Gagarine (2020) Film 4, Written by Fanny Liatard, Jérémy Trouilh, Benjamin Charbit, Directed by Fanny Liatard and Jérémy Trouilh.

When time and place merge in this way, usually, you’ve got something special. The idea is quite simple. Youri (Alséni Bathily) has been abandoned by his mum. He’s a precocious, a 16-year-old boy living in Cité Gagarine, a housing project in Ivry-sur-Seine, who dreams of becoming an astronaut. But he channels his gift for fixing things into trying to fix the amenities in his housing block from the lifts to the lighting to practically everything that’s falling apart. It’s the only home he’s ever known.  

He gets a bit of help from his friends Houssam (Jamil McCraven) but his heart lies with a Roma girl, Diana (Lyna Khoudri) who brings a bit of spark and romance into his life.

Predictably, the authorities prevail. The authorities condemn Gagarin, named after the first man in space, Soviet cosmonaut Yuri Gagarin. Little or no thought or planning was given to where 365 households of the French underclass would find accommodation in a Paris of overwhelmingly overpriced accommodation but also in short supply.

Chris Leslie (2016) Disappearing Glasgow: A Photographic Journey summed it up.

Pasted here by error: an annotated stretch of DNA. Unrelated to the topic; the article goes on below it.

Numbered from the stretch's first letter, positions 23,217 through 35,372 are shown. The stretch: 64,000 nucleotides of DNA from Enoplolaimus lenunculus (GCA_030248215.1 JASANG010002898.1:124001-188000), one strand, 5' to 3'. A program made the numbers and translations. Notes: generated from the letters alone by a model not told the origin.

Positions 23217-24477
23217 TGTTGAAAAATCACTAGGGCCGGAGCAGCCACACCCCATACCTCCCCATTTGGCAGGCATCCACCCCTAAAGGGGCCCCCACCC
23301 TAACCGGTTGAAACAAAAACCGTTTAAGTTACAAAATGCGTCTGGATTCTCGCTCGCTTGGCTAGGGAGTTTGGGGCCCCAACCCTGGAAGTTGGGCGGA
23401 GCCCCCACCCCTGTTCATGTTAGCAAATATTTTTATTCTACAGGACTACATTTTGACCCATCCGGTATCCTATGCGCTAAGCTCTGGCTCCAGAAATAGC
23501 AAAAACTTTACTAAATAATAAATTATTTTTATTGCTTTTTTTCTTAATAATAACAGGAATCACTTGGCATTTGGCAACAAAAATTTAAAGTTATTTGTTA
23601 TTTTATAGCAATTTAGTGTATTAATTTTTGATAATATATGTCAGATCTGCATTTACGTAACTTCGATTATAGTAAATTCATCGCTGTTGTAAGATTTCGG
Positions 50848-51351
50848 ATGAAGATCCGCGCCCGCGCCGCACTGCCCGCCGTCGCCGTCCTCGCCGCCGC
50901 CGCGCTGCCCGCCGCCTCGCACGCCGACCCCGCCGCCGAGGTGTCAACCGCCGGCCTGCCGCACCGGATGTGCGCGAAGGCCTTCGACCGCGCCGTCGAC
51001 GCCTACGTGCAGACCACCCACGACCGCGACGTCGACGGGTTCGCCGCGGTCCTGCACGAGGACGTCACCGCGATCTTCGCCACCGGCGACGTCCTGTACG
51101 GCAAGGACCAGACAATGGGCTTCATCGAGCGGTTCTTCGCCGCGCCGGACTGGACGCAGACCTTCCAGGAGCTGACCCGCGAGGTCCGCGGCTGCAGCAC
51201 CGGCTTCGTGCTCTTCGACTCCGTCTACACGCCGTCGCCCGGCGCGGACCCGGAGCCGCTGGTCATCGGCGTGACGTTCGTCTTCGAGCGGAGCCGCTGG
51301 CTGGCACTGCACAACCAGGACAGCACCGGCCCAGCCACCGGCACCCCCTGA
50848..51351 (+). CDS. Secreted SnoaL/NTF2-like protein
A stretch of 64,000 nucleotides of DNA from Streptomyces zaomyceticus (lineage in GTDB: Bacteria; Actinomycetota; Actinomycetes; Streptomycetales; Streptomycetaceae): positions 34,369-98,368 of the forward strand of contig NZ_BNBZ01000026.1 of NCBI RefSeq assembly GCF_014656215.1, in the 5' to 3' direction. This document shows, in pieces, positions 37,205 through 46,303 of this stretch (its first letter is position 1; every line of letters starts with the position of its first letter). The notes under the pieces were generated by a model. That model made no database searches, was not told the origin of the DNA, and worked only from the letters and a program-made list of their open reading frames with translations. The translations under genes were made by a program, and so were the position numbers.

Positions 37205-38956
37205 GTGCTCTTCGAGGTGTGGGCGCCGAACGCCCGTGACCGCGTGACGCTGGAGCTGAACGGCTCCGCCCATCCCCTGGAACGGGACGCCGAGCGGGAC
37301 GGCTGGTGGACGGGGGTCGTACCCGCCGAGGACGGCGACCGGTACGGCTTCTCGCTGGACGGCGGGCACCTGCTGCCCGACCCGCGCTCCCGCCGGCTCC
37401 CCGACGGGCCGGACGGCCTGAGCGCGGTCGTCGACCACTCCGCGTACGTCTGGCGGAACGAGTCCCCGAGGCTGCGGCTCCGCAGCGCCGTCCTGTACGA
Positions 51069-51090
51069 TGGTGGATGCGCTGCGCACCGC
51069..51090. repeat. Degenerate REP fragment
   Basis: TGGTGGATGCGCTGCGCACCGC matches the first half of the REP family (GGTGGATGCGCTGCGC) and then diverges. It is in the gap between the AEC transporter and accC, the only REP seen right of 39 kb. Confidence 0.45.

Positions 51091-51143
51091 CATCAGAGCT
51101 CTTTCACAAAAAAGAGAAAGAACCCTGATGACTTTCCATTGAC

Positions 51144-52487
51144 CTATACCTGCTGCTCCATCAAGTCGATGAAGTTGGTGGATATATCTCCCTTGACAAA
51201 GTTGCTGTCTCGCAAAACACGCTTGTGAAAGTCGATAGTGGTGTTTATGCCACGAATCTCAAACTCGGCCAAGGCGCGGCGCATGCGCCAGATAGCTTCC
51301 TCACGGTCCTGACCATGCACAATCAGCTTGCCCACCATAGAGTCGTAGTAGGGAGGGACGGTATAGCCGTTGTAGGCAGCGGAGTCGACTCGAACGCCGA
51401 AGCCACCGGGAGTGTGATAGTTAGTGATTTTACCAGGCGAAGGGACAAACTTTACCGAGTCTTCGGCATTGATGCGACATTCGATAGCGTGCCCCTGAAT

‘I always presumed the Red Road flats would last forever, but when you see it now in this state you realise it’s over. It’s not the actual building itself, but all your memories, that’s where I was brought up, that’s where I was made.’

 Youri refuses to move. He continues to live in one of the voids. Others, such as Dali (Finnegan Oldfield) also stay, but threaten to jump from the top of the building as security forces hunt him down, beat and harass him.

A crowd gathered to watch the demolition of the Red Road flats by controlled explosion (some administrator had the great idea of making it part of the attraction of the Commonwealth Games taking place in Glasgow—a fuck-you to former tenants).

Here the denouement has Youri still inside as former tenants and friends gather for a similar controlled explosion of Gagarin. The director interviewed former residents. In a way, it’s a beautiful ending. Not like the reality of a brutal social structure that had chopped them down to size. Worth watching.